November 14, 2011
Lemna minor, or duckweed, is a small plant that floats on the surface of stagnant water that is usually rich in nutrients. Phosphorus is an important macronutrient in the growth of aquatic plants. We tested the effect of phosphorus on duckweed population growth using a control medium rich in nutrients and compared it to the population growth in a medium that lacked phosphorus. Each treatment had 5 replicates that began in beakers with 40 duckweed thalli, grown in a laboratory setting for 14 days under 140-W lights at room temperature. A regression showed that there was significant growth in each of the populations (P<0.05), and a t-test resulted in a significant difference between the growth rates of each condition on day 3 (t=1.37, P>0.05) and day 14 (t=5.86, P<0.05). The intrinsic growth rate, r, for the nutrient rich treatment was 0.11 and 0.08 for the nutrient lacking treatment, therefore the medium containing phosphorus had a faster growth rate than that without phosphorus. Phosphorus is a limiting factor in the growth of duckweed, and thus affects the population growth rate. Introduction
Lemna minor, more commonly known as duckweed, is a member of the Lemnaceae family (Monette et al. 2006). It is a small aquatic plant found floating on the surface of stagnant, nutrient rich waters. Each plant, known as a thallus, is comprised of a small leaf attached to a single rootlet, which resides below the surface of the water. In order for duckweed to multiply, new thalli develop around the edges of the initial leaf, resulting in clumps. The plant population increases geometrically to rapidly cover the surface of still water in a brief period of time. However, this is only apparent if environmental conditions such as light, nutrients and temperature are not limited (Taylor, 2011).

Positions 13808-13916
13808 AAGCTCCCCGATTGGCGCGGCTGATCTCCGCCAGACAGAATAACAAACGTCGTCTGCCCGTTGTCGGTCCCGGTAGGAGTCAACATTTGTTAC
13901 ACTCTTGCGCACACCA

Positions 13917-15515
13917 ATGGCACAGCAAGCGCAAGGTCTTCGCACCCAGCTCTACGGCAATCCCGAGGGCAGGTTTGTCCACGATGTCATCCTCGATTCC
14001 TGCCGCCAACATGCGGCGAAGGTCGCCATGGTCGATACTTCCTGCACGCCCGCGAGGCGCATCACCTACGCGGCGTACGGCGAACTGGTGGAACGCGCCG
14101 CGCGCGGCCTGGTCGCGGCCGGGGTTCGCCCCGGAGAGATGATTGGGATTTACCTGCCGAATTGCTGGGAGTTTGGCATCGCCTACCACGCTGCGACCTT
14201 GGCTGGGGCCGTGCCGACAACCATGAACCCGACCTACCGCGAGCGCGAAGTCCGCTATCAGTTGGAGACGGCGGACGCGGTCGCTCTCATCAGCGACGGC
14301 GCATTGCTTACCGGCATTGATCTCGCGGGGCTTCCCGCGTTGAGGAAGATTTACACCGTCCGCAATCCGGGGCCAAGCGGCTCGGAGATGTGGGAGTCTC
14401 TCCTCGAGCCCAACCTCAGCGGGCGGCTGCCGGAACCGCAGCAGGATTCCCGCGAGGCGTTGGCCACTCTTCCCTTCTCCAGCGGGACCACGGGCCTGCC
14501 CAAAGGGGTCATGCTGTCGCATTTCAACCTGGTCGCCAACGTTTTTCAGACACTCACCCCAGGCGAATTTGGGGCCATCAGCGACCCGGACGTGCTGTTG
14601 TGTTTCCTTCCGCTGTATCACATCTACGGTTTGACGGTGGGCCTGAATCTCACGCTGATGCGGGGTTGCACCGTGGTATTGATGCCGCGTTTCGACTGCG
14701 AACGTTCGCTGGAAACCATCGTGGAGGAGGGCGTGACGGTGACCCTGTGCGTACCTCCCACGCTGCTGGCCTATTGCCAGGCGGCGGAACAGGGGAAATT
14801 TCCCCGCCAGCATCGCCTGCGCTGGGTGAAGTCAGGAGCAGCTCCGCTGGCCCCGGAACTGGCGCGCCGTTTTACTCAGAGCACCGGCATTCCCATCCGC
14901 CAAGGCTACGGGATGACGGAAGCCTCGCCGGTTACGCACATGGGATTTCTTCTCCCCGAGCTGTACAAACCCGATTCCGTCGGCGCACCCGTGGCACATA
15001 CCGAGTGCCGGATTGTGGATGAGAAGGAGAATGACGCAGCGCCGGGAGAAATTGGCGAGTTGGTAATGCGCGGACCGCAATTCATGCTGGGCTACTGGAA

The nutrient concentration of the water in which duckweed resides greatly affects its growth rate. The fast reproduction rate of Lemna minor reflects the idea that duckweed can absorb large amounts of nutrients such as nitrogen and phosphorus (Monette et al. 2006). Due to their free-floating structure, aquatic plants must receive their nutrients from the water column and the atmosphere, as they cannot achieve nutrients from the sediment below. With the exception of carbon, aquatic plants have a reduced possibility of obtaining nutrients as most of their leaf surface is exposed to the atmosphere, rather than the water. Therefore, when nutrients are limiting the growth rate of duckweed suffers immensely (Scheffer et al. 2003).
Free-floating plants are superior competitors in the competition for light but submerged, rooted aquatic plants compete with free-floating plants for other nutrients. Rooted plants can get their nutrients from sediment as well as the water column, reducing the nutrients available to the free-floating plants (Dickinson et al. 1998). Competition for phosphorus increases with population growth, and the availability of phosphorus in the water column is reduced because of the uptake by submerged macrophytes (Scheffer et al. 2003). Duckweed requires a medium to high level of phosphorus available, as it is an essential nutrient for aquatic plants. It is involved in the mechanisms of photosynthesis, allowing for the production of organic matter in aquatic environments (Fogg, 2003). Therefore, we hypothesized that the growth of duckweed populations in a medium lacking phosphorus will be lower than that in a medium containing phosphorus. The null hypothesis is that the concentration of phosphorus within the nutrient medium does not affect the growth of duckweed, and there will be no significant difference in the population growth rate of the two control groups. Materials and Methods
In each of 5 100-ml beakers, 90-ml of growth medium were placed (Table 1). The remaining 5 beakers...